Receiver Colston has proven to be a keeper for New Orleans Saints
Thursday, January 21, 2010
METAIRIE, La. -- Marques Colston goes about his business as quietly as when he was a little-known seventh-round pick in the 2006 draft.
He rarely celebrates after a touchdown, covets his privacy off the field and generally avoids appearing in commercials or doing anything else that might help him capitalize on his growing fame.
"It fits his personality," Saints quarterback Drew Brees said. "He's a quiet guy, but there's nobody who works harder or is more committed and I think our relationship is one that we're very much on the same page. I have so much confidence in the guy on the practice field and on game day, I know what I'm going to get out of him every time."
On the field, the Saints' 6-foot-4 receiver has been hard to miss for most of the last four seasons since he emerged from relative obscurity as a last-round draft choice out of Hofstra.
His six catches for 83 yards and a touchdown in New Orleans' playoff victory over Arizona last weekend marked only the latest strong performance in another successful season.
Colston is the only Saints player in the last four years to have more than 1,000 yards receiving in a single season. He has done it three times, coming up short only in 2008, when he missed five games with a broken thumb.
"My main objective coming into the year was to stay healthy and I played every game this year, started every game. I really can't ask for much more," Colston said. "I feel like statistically I played well. At this point I'm still not really satisfied without ending up in Miami, so that's kind of where the goals have shifted."
The Saints need one more victory Sunday in the NFC title game against the Minnesota Vikings to end up in Miami for what would be New Orleans' first Super Bowl.
The Saints were this close once before, in Colston's rookie season, but lost in Chicago in a game that was a mixed bag for Colston, who had a touchdown catch but also fumbled.
"This is my fourth year in the league now and I just kind of realize how special it is to get to this point in the season and just the opportunity you really want to take advantage of," Colston said.
Brees was among the first to recognize and praise Colston's combination of size, grace and good hands back in training camp of 2006. The pair have spent long hours working together after practices and even last offseason in southern California.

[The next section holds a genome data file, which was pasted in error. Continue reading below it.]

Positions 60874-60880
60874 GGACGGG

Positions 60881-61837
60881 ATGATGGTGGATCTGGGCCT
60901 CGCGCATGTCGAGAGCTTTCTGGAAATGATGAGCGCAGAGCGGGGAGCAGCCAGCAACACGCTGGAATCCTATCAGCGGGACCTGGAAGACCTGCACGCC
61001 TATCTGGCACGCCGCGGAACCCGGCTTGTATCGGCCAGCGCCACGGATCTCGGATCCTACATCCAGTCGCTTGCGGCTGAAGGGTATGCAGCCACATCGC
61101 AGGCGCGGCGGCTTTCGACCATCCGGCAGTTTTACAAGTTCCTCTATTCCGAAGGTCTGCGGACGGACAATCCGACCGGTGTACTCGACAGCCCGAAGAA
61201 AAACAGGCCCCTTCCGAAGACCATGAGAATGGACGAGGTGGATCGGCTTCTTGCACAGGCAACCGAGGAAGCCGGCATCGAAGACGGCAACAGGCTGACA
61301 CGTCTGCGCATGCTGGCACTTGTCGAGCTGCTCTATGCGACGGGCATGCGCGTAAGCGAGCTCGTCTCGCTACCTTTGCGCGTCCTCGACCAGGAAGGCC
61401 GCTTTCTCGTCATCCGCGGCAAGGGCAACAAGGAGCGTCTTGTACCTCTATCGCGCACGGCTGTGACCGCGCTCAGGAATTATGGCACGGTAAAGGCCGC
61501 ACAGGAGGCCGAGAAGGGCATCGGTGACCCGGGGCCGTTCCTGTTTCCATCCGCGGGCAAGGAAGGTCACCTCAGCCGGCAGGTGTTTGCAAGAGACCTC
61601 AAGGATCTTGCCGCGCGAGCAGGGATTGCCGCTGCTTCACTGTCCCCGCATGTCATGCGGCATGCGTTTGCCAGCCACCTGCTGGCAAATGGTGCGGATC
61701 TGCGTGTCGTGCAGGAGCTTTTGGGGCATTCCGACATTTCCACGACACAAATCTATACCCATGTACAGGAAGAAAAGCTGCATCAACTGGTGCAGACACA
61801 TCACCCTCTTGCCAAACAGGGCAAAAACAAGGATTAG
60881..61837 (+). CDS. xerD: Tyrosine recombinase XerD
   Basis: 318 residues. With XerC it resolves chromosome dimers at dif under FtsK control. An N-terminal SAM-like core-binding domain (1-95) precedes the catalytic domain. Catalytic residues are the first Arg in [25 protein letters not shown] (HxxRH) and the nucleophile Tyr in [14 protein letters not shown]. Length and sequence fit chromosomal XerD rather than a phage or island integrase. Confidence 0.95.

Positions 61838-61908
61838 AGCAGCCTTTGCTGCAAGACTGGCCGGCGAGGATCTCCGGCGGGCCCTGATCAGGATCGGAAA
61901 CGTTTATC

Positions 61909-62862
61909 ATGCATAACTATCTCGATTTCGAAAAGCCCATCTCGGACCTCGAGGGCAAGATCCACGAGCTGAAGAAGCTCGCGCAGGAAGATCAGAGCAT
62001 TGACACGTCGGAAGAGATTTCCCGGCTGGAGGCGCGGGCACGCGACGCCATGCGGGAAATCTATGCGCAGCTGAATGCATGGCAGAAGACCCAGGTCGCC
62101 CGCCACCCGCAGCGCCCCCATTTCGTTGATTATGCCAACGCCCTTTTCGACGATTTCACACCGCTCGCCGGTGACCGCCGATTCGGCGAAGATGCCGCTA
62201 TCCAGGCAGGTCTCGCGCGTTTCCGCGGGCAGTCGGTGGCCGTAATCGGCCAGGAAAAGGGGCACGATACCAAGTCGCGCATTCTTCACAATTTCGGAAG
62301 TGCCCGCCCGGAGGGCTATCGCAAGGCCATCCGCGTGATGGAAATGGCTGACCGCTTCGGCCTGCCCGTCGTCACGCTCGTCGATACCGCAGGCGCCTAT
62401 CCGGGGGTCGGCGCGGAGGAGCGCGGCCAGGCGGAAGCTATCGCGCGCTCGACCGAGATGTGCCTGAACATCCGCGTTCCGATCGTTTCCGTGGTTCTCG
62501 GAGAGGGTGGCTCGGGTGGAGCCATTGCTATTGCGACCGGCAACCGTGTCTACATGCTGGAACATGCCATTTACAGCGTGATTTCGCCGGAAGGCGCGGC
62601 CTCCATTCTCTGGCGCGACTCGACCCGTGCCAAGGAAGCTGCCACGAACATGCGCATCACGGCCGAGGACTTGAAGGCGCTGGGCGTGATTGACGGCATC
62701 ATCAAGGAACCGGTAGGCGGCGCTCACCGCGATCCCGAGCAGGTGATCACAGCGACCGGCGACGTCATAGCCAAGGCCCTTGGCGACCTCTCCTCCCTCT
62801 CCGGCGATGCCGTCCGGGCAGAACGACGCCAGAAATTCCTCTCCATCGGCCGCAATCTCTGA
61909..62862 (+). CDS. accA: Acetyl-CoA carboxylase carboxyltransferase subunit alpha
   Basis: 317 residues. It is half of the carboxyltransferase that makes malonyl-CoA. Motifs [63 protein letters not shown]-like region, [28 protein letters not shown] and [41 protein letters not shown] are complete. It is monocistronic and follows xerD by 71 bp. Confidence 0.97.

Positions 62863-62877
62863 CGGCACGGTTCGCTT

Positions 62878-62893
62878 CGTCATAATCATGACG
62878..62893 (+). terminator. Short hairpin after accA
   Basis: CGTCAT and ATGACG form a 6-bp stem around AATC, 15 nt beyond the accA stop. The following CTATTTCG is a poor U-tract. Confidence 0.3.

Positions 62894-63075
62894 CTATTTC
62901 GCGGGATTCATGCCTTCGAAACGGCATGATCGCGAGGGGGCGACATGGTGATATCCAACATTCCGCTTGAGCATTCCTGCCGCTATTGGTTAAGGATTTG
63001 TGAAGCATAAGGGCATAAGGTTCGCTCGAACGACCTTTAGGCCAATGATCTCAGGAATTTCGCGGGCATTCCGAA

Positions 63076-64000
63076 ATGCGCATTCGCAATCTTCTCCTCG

Brees has said there are places he can throw the ball where only Colston can catch it. He did so twice last Saturday, helping the Saints overcome a pair of penalties that had turned a first-and-goal from the 2 into a first-and-goal from the 17. Brees made a back-shoulder pass to Colston along the sideline on the next play that moved New Orleans back to the 2. Brees then went right back to Colston along the same sideline for a touchdown.
"He continues to get better every year," Brees said. "His confidence level just continues to grow and he just matures as a veteran receiver. He's not a first- or second-year guy anymore. It's his fourth year and I think he's in a zone."
It seems the only thing that has been able to limit Colston is his health. After his thumb injury, he also has had microfracture surgery right after the 2008 season to close a small hole in his kneecap.
While rehabilitating in Los Angeles, he aggressively sought out advice on techniques to limit the potential for future injuries. He started going to a chiropractor three times a week and regularly sees deep-tissue masseuse. He's considering taking up yoga or a similar pursuit next offseason.
Having played in college for a Football Championship Subdivision program that his alma mater recently decided to disband, and having been one of the last of his draft class to be picked, Colston has been widely viewed as a steal and one of the better draft choices the Saints have ever made.
Colston has established himself as the unquestioned leader of the Saints' receiving corps, but deflects at least some of the credit away from himself. He gives high praise to Saints receivers coach Curtis Johnson for refining his technique and to Brees, both for being one of the most prolific quarterbacks in the game and for having the confidence to throw to him.
"I really see it as a blessing to be able to come into an offense and just have the ability to put up the kind of numbers that we do as a group and also individually," Colston said. "It eases your job just knowing that if you do what's expected of you, the quarterback's going to get you the ball."